Minimalism, The Frugal Fad That Can Help You Save Thousands

Date posted: Feb. 3, 2017
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Minimalism, The Frugal Fad That Can Help You Save Thousands

Photo Credit: Norbert Levajsics
 

If the rise in popularity of books like The Life-Changing Art of Tidying Up and movies like Minimalist are any indicator, minimalism as a trend has finally swept the nation. But has it been taking a hold? Have Canadians changed their spending and accumulating habits?

I don’t think so. In fact, I think that most Canadians, if their debt load is any indication, are buying more now than ever before.

It’s unfortunate that minimalism may be just a fad because they’re missing out on the secret benefit of minimalism and living with less: it saves you a lot of money.

That’s right, being a minimalist is an amazing way to save thousands of dollars on consumption every year. Here’s how:
 

Decluttering Shows You What You Own

The act of decluttering your home is the first and most important step towards embracing the minimalist lifestyle. By decluttering your home you’re getting rid of the things that you don’t use or enjoy, but you also get to take an inventory of what you do own.

For example, let’s say you declutter your kitchen and you realize you have three can openers, but none of them were in a place that was easily accessible, which is why you bought additional ones. Once you get rid of two and keep the best one, you will make sure to put it in a place that is easily accessible. Then, the next time you need a can opener, you’ll know:

  1. that you already have one, and
  2. exactly where it is.

There won’t be a need to buy an additional can opener, and your life just got simpler and less expensive.

You can extrapolate this out to many other household items that never seem to be on hand when we need them, and then we end up owning five or six. Things like:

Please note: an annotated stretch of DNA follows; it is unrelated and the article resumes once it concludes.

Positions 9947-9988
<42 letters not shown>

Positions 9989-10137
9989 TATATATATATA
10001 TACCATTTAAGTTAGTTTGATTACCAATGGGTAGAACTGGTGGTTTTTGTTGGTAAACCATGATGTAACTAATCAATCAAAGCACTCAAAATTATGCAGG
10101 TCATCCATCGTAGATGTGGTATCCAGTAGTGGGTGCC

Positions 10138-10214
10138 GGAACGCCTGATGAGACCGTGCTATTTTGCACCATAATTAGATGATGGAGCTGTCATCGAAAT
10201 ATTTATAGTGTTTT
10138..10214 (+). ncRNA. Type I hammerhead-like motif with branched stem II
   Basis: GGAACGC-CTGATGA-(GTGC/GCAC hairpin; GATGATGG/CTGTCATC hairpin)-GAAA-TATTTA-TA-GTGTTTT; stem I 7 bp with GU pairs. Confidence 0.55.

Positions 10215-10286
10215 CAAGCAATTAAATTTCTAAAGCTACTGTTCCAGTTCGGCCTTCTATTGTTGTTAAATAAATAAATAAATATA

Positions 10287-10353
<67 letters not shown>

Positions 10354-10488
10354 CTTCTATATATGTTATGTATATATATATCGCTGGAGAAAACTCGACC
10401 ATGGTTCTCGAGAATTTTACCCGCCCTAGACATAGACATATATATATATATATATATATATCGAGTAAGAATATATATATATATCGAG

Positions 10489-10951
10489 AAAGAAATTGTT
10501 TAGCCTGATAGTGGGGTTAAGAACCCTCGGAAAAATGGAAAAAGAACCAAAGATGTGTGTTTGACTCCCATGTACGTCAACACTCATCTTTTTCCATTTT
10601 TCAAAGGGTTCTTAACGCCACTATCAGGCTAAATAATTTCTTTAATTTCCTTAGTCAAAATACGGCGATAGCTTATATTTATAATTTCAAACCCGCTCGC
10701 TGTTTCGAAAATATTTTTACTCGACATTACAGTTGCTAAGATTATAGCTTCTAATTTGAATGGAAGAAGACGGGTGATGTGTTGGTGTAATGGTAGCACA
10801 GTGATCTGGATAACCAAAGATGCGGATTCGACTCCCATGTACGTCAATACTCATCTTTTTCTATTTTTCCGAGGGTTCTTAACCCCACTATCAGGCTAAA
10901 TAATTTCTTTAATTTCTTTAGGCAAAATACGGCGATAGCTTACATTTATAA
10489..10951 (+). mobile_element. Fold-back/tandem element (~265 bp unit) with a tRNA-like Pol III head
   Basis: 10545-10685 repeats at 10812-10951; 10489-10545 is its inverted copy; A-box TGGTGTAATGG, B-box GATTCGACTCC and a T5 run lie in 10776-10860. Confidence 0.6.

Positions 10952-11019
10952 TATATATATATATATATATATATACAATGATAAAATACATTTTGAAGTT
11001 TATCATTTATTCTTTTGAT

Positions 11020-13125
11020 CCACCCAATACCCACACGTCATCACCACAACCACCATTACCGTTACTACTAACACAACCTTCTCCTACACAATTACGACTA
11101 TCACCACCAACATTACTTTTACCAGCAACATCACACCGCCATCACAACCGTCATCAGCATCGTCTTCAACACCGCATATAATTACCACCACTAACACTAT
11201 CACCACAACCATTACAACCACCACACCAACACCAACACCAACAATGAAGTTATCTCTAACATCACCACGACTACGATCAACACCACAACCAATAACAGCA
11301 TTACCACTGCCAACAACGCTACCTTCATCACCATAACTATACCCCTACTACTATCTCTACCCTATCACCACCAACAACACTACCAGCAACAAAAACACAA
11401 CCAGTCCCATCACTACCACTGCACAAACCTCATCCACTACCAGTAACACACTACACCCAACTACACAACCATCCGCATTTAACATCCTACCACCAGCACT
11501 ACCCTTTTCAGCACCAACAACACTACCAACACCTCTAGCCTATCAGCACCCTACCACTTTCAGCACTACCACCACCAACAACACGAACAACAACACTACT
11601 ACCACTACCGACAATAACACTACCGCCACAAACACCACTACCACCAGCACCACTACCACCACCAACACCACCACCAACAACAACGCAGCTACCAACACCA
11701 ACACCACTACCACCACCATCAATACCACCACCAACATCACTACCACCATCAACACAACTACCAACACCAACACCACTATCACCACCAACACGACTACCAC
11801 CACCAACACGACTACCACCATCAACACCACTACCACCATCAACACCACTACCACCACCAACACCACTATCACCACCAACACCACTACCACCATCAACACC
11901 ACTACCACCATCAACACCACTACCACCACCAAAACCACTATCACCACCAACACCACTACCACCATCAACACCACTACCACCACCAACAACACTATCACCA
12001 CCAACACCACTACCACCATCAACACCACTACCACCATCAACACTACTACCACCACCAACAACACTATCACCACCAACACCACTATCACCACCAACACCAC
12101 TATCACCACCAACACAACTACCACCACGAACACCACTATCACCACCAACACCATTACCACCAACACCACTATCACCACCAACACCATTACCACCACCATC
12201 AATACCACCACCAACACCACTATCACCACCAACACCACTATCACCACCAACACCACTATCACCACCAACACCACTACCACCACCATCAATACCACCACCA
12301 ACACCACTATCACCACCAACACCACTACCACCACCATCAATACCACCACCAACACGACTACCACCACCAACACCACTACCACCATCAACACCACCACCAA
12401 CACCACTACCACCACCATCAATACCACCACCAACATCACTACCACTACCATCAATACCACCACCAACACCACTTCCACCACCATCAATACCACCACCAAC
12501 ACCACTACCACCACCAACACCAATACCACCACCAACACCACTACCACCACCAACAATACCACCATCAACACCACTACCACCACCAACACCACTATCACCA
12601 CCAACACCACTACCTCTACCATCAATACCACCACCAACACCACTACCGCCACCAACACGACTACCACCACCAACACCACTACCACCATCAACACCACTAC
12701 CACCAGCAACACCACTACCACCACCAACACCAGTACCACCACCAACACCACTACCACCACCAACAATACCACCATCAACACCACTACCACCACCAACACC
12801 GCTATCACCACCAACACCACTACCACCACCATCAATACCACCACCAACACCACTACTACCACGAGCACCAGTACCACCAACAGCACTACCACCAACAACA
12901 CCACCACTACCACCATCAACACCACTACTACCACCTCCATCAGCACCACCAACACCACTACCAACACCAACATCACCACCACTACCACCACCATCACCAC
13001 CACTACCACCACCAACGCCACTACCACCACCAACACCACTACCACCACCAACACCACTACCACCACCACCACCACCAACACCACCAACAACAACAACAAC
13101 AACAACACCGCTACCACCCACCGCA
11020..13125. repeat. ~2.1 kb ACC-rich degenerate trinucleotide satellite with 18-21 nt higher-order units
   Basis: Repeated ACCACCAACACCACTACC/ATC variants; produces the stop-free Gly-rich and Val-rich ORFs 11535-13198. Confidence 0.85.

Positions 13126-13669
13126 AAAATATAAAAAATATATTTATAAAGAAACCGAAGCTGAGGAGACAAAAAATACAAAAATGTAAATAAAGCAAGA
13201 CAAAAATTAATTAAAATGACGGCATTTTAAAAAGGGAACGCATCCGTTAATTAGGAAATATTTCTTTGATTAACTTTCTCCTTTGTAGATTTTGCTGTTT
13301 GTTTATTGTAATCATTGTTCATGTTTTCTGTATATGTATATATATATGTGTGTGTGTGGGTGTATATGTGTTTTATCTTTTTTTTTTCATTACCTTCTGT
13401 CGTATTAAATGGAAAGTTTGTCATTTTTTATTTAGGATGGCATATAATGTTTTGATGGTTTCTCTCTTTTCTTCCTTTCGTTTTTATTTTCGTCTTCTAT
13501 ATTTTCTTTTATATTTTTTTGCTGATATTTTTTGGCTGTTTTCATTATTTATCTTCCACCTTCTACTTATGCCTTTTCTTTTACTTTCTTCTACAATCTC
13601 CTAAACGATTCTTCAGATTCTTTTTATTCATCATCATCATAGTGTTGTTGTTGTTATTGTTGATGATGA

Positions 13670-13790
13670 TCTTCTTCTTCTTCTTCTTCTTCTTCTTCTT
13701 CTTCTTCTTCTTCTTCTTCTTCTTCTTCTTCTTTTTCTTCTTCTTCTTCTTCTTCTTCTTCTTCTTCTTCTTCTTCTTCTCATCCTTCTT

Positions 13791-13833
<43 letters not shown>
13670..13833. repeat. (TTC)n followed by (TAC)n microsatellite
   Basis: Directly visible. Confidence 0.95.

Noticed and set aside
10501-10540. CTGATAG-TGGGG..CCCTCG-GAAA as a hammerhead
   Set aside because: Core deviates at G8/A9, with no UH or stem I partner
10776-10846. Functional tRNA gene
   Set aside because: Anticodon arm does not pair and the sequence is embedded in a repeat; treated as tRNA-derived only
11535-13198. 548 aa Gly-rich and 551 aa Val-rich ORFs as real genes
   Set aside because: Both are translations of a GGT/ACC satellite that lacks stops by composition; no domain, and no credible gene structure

• Extension cords
  • Ethernet cables
  • Bottle openers
  • Umbrellas
  • Mittens
  • Light bulbs

When you only have one of everything, and everything is in its place, you’ll spend less time and money hunting down those items and replacing them.
 

Decluttering Allows You to Buy Less

Once you declutter your home, it will no doubt feel more spacious and calming. There won’t be as many nicknacks covering every surface, and your closets won’t be bursting with extra clothing. Once your home is decluttered, embracing the minimalist mindset is much easier. It’s easier to look around your home and feel content. You’ll find that you don’t need to bring anything else into the space to complete it.

Learning to be comfortable with less and to stop buying stuff is the essence of minimalism. When your home contains less stuff, you’ll get in the habit of considering whether you need an item before you bring it into your home. Often the answer will be no, which will help you save money.

For example, it’s common to go to a big box store like Walmart, Target or Costco, with a strict list, yet inevitably you’ll end up buying much more than you need, and you’ll bring home a shopping cart full of stuff? That’s what embracing the minimalist mindset allows you to avoid. By being a minimalist you’ll be able to understand that you don’t need to buy those things. Sure they may be nice, but they aren’t worth the time to acquire, the money to acquire, or the space in your home. Which brings me to my next point:
 

Minimalist Lets You Live in a Smaller Space

Pairing down your belongings allows you to take stock of what you own and to understand that buying more won’t necessarily make you happier. But it also allows you to live in a smaller space, which will save you hundreds of dollars per month.

For example, I recently purchased a house. It’s old and charming, it’s in a great location, but it is tiny by modern-day standards. I’m talking 1,000 square feet including the attic and basement. Buying a small home didn’t scare me because I’m comfortable living in small spaces, and my husband and I don’t have that much stuff. We don’t mind small bedrooms with no closets because we don’t have that many clothes. We don’t mind small kitchens because we don’t have that much stuff to go in the cupboards.

Being able to tolerate a small house has allowed us to buy a home in our desired neighbourhood while keeping our costs low. Buying a less expensive home will save us ten’s of thousands of dollars in interest over the life of the mortgage.

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